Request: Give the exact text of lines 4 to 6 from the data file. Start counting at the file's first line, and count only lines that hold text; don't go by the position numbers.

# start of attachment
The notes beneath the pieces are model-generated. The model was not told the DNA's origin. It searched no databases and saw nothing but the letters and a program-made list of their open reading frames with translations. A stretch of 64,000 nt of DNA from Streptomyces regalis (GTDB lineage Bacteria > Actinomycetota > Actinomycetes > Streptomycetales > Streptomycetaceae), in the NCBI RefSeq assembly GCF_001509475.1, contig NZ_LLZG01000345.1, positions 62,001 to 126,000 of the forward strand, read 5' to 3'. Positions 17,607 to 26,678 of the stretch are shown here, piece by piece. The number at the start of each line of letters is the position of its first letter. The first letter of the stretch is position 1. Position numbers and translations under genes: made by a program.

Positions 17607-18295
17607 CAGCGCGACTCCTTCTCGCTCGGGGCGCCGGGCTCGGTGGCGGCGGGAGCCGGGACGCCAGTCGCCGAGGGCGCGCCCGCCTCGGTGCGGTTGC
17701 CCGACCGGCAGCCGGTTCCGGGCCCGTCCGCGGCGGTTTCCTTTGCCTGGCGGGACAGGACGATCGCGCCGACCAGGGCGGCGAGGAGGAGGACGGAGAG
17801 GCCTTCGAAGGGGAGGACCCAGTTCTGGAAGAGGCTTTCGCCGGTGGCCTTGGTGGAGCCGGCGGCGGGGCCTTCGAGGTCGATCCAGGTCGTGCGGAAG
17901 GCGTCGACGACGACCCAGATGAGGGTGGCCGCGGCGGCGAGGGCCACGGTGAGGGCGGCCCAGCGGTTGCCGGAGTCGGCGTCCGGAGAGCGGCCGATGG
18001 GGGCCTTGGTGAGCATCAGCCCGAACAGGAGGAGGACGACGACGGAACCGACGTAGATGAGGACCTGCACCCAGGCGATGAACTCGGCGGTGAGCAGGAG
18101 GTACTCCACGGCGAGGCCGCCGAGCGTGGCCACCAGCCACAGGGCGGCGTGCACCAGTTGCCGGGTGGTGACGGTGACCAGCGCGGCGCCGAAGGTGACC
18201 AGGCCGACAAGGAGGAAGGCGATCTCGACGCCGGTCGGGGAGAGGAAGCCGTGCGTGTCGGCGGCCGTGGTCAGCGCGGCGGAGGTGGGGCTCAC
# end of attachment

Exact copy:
17701 CCGACCGGCAGCCGGTTCCGGGCCCGTCCGCGGCGGTTTCCTTTGCCTGGCGGGACAGGACGATCGCGCCGACCAGGGCGGCGAGGAGGAGGACGGAGAG
17801 GCCTTCGAAGGGGAGGACCCAGTTCTGGAAGAGGCTTTCGCCGGTGGCCTTGGTGGAGCCGGCGGCGGGGCCTTCGAGGTCGATCCAGGTCGTGCGGAAG
17901 GCGTCGACGACGACCCAGATGAGGGTGGCCGCGGCGGCGAGGGCCACGGTGAGGGCGGCCCAGCGGTTGCCGGAGTCGGCGTCCGGAGAGCGGCCGATGG